Bushcrafting, Survival & Tracking Message Board › Hypothermia Outline and Cold Water Immersion

Hypothermia Outline and Cold Water Immersion

A former member
 

Hypothermia

Stages, Signs, Symptoms, & Treatment

 

Prevention

 

Because the human brain requires such a delicate balance of pressure, oxygen, temperature, etc., noticing behavioral changes in yourself or others is one of the best ways to catch hypothermia early on.

 

It is very difficult to recognize hypothermia in oneself, and the further hypothermia advances, the less one is able to self-treat eventually getting to the point of not protecting oneself from the cold. This is why adequate preparation and group awareness are so important.

 

Being equipped with the right clothing—layers of non cotton and extra insulating long underwear, hat, and mittens—is another essential preventative measure.

 

Be prepared for surprise weather even in the spring and summer.

 

It is very difficult to recognize hypothermia in oneself, and the further hypothermia advances, the less one is able to self-treat, and eventually get to the point of not protecting oneself from the cold, which is why adequate preparation and good group awareness are so important.

 

Some Factors that Exacerbate Hypothermia: Dehydration, fatigue or exhaustion, being immobilized from a previous injury, and alcohol consumption.

 

** Never give alcohol—the fabled “shot of whiskey”—to a hypothermia victim. **

 

 

Mild Hypothermia Symptoms

 


  • Confusion
  • Loss of fine motor skills
  • Apathy
  • Pale, Cool Skin.

 

Moderate Hypothermia Symptoms

 


  • Slurred Speech
  • Uncontrolled Shivering
  • Increased Stumbling
  • Cold, Pale Skin

 

Treatment for Mild and Moderate Stages

 


  • Create a warm, dry environment for the patient
  • Change clothing even if they don’t seem wet (assume the clothing is wet)
  • Shivering in warm and dry insulation is far better than having an external heat source, such as a fire. **I demonstrated building a reflector shelter with a fire with wet clothing, partially to extend my own time being cold. I realize that it may not have been clear that changing into warm, dry clothing is the first and best treatment that will speed rewarming considerably.**
  • If using heat packs or hot water bottles to aid in rewarming avoid direct contact with the skin
  • Mild exercise that work the large muscle groups are good for the mild stage
  • For the moderate stage there may be too little coordination to exercise but sit-ups or isometric exercises can be done inside a sleeping bag.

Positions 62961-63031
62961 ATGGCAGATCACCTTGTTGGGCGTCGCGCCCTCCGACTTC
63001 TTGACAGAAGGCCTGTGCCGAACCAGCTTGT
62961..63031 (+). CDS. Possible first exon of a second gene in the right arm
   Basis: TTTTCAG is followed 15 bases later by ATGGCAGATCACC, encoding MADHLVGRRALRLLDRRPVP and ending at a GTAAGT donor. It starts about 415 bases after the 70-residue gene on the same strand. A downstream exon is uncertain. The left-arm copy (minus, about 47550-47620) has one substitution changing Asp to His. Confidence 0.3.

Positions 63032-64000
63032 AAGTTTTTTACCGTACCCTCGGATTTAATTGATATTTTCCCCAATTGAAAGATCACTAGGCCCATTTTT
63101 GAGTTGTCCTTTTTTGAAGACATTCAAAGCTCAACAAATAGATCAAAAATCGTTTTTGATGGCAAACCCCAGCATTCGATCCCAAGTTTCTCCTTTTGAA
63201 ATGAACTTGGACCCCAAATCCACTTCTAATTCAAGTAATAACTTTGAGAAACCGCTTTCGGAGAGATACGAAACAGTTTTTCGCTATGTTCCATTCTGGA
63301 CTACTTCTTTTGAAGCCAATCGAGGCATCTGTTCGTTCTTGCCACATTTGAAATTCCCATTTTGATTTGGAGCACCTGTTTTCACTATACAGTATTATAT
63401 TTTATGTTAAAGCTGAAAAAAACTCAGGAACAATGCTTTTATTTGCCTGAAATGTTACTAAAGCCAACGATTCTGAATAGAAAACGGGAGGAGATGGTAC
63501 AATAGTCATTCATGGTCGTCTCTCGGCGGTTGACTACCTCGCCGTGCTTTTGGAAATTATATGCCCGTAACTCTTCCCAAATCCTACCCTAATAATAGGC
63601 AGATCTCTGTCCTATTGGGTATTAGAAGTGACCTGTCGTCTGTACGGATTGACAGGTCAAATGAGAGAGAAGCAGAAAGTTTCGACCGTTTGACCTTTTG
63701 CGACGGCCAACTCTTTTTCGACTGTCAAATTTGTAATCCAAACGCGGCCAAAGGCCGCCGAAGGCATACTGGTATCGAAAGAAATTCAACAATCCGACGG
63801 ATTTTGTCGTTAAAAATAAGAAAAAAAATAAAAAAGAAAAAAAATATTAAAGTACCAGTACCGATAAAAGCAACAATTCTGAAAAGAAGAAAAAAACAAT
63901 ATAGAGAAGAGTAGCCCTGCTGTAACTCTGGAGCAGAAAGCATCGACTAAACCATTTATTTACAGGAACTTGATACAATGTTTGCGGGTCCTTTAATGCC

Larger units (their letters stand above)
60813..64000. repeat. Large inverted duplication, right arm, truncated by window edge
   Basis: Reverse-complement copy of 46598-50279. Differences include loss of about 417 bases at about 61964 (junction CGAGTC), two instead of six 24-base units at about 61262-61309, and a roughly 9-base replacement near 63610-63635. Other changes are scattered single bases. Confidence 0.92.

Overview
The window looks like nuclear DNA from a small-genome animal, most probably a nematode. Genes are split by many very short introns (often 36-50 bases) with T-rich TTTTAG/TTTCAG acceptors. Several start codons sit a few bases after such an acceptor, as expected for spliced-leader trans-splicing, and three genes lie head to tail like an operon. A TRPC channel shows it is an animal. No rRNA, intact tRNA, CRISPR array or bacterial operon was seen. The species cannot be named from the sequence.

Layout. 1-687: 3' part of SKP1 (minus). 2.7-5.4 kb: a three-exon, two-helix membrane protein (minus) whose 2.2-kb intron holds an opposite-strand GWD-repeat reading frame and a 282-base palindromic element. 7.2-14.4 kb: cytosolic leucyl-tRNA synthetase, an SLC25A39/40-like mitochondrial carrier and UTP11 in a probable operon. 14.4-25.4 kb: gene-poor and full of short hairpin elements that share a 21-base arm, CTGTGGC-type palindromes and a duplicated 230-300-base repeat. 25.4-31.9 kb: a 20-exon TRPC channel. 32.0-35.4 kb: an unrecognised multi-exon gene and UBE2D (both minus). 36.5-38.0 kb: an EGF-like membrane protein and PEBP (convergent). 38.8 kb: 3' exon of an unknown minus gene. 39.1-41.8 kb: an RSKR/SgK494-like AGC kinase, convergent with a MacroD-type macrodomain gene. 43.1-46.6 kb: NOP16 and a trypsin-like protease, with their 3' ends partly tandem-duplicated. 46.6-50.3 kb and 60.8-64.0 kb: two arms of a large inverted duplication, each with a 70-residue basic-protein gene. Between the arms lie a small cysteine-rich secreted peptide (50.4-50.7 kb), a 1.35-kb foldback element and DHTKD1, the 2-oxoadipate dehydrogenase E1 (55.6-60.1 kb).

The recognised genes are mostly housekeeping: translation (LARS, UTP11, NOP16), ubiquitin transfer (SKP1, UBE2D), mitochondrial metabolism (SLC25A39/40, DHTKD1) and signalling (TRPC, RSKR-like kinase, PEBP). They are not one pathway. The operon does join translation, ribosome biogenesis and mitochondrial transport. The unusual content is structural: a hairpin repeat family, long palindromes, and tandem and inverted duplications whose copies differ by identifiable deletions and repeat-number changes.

Severe Hypothermia Symptoms

 


  • Shivering Stops (or may come in waves)
  • Rigid Muscles
  • Low Level of Consciousness
  • Cold and Bluish (cyanotic) Skin

 

Treatment for Severe Hypothermia

 


  • Same initial treatment as mild and moderate stages: Create a warm environment with dry, insulative clothing.
  • Treat the patient extremely carefully to prevent shocking the heart. Gently remove wet clothing and gently place victim in a hypothermia wrap.
  • Do not give food or liquids to a semi-conscious patient. There is a danger of airway obstruction.

 

The Hypothermia Wrap is a portable structure proven to provide the best rewarming environment. Always leave the victim’s face exposed.

 


  • Tarp (shell)
  • Foam Pad (ground insulation)
  • Zipped Sleeping Bag (ground insulation)
  • Open Bag (for victim)
  • Open Bag (placed on top of the victim then tarp is closed around)

 

Cold Water Immersion

 

The Cold Shock Response

 

The initial response to cold water is that blood in the capillaries cools very rapidly and rushes inward to the core of the body, to the heart, and causes gasping, hyperventilating, and tension. If this happens while your head is underwater, you’ve got a problem.

 

The shock usually lasts the first minute of exposure and if a person is able to relax, stay still, and slow his or her breathing the chances of survival are extended. Instead of battling to get out of the water in the first minute, let yourself adjust to the cold water, focus on not drowning, get your bearings, then calmly plan your exit from the water. (Maybe easier said than done, of course.)

 

 

In extreme cases, the cold shock response can cause cardiac arrest. This, “Immersion Syndrome” is rare and not completely understood but it is most likely connected to the rapid constricting of blood vessels (vasoconstriction) combined with inhaling frigid water.

 

Persons immersed in cold water should be treated gently, dried off, and insulated (hypothermia wrap) before being exposed to high external heat. In most cases, careful rewarming with the person’s own radiative heat is the first, best treatment.

 

 

How long can a person survive in cold water?

 

Water Temp Exhaustion/Unconsciousness Time of Survival

(°F)

 

32.5° 45 Minutes

 

32.5 - 40° 15-30 Minutes 30- 90 Min.

 

40 – 50° 30 – 60 Minutes 1 – 3 Hours

 

60–70° 2 – 7 hours 2 – 40 hours

 

70–80° 3 – 12 hours 3 hours – indefinite

 

> 80° Indefinite Indefinite

 

 

Here are a couple of links to Cold Water Survival Sites:

 

http://www.seagrant.umn.edu/coastal_communities/hypothermia­

 

http://beyondcoldwaterbootcamp.com/en/4-phases-of-cold-water-immersion­
Powered by mvnForum

Our Sponsors

People in this
Meetup are also in:

Sign up

Meetup members, Log in

By clicking "Sign up" or "Sign up using Facebook", you confirm that you accept our Terms of Service & Privacy Policy